They are called The Satanic Temple. But they are not satanists. In fact, on their website they explicitly state that "we don't believe in Satan or anything supernatal." Which places them within the camp of atheists. Although it is also true that they leave a margin for deism, which means that there is no personal god, but rather a general principle that manifests itself through the laws of nature. That puts them, more or less, in the same group as the Dutch philosopher (and who would have been Spanish if we hadn't had the happy idea of expelling the Jews) Baruch Spinoza, among many 18th century enlightened men (such as Hobbes, Russeau or Montesquieu) and, more recently, by Albert Einstein and the physicist Gerald Holton, winner of the BBVA Frontiers of Knowledge Award in 2021.
Of course, those names mean nothing to almost anyone. That's where the Satanic Temple comes from. For an organization that advocates extreme rationalism, nothing better than a name that scares some and touches the gonads of others, especially in a country, the United States, that lives in a permanent debate -sometimes, a rant to a clean bellow- about the role of religion in public life. No one would say that many of the country's founding fathers—beginning with its first four presidents, Washington, Adams, Jefferson, and Madison—were very close to deism.
The provocation reaches its peak at the annual SatanCon festival, which the Satanic Temple holds every year and whose tenth year is taking place in Boston, traditionally the most Catholic city in the United States because of Irish immigration.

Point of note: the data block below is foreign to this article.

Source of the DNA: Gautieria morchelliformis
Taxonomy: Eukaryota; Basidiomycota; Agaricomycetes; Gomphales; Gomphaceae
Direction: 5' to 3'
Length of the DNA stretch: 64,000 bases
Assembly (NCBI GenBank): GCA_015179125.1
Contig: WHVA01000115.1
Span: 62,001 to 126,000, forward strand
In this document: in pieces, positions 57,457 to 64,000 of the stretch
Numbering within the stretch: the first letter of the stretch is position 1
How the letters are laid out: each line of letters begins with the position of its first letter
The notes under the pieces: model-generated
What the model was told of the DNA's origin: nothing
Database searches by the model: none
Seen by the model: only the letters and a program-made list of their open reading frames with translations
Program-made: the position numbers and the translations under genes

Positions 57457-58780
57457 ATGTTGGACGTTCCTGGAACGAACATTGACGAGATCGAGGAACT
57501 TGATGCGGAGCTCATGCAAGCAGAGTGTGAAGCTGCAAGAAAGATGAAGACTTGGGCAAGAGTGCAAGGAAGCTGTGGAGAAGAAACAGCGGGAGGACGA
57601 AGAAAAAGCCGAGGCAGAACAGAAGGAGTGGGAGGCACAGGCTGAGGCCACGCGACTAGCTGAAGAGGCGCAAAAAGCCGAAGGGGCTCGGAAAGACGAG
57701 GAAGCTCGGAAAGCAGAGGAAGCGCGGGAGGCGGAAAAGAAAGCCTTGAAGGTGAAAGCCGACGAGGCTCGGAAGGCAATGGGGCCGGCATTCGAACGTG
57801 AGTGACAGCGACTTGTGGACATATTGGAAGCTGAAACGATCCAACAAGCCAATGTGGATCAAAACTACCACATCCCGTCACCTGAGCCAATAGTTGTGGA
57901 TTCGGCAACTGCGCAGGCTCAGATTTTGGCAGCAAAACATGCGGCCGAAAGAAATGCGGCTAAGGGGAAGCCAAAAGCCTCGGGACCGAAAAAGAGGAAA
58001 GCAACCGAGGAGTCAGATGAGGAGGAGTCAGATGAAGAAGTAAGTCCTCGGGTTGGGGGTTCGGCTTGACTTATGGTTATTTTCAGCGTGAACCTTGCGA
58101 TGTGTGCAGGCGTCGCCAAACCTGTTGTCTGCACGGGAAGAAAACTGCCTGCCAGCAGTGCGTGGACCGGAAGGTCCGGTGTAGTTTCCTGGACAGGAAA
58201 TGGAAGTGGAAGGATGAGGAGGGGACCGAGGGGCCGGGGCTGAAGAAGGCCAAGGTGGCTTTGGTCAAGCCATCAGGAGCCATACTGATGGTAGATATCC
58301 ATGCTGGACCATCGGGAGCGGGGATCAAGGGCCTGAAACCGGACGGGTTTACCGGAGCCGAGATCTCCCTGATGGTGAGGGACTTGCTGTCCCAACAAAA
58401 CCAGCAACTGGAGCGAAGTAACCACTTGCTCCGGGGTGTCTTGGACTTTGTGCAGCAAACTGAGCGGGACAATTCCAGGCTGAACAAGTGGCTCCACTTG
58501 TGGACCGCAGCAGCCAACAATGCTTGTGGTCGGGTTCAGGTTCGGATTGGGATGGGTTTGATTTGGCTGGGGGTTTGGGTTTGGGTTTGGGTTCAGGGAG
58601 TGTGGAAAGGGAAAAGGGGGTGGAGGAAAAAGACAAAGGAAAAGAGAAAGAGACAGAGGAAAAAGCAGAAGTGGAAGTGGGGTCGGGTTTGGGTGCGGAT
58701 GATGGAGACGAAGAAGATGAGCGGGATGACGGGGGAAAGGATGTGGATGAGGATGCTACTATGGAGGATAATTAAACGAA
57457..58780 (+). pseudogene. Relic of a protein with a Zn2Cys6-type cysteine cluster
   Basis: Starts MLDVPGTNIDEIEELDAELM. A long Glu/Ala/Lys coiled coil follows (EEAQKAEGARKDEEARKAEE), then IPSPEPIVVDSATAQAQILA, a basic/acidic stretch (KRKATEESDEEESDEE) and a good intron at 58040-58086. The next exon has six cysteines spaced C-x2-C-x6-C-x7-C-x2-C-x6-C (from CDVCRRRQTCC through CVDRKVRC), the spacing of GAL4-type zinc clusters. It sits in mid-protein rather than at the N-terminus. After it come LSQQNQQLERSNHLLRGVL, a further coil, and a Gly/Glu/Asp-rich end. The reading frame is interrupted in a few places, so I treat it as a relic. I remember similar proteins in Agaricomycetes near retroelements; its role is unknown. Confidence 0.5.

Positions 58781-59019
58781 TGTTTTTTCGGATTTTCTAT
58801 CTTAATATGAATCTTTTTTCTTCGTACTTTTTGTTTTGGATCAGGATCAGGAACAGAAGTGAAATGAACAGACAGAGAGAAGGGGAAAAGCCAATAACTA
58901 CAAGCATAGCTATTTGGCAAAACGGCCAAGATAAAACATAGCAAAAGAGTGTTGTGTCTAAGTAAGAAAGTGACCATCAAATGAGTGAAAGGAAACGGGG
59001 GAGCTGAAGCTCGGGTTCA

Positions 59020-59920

The city's mayor, Michelle Wu - who, in a sign of the times, is not of Irish, but Taiwanese descent - has banned the Satanic Temple from using the City Hall building to launch the invocation that was supposed to kick off SatanCon, so the leaders of the religion -because the Satanic Temple is an officially recognized religion, with which it is exempt from paying taxes- have decided to dedicate the festival to the head of the Consistory.
The SatanCon, according to the information of its organizers, consists of a series of conferences, exhibitions, events and exhibitions that would fit into any more or less woke event. That includes talks about atheism, about the absence of evidence of the existence of God, in favor of abortion, the LGBTQ movement, or an impassioned defense of masturbation in Sins of the Flesh: Satanism and Self-Pleasure. Since the English language does not have a gender in nouns, no one is going to talk about les gallines (neuter, or absurd, in Spanish, although the truth is that it is feminine in bable), but that state of mind is going to overestimate as a spirit not spiritual about the convention of atheists.
Others don't see the humor in it. This Saturday, several small groups of Christian nationalists had called protest actions against SatanCon. The Boston police were monitoring the situation lest one of them get out of hand. Which is not impossible, given the propensity of pseudo-Satanists to provoke, such as when they placed a sculpture of the demon that is their symbol - Baphomete - next to a statue of the Ten Commandments in Alabama.
According to the criteria of The Trust Project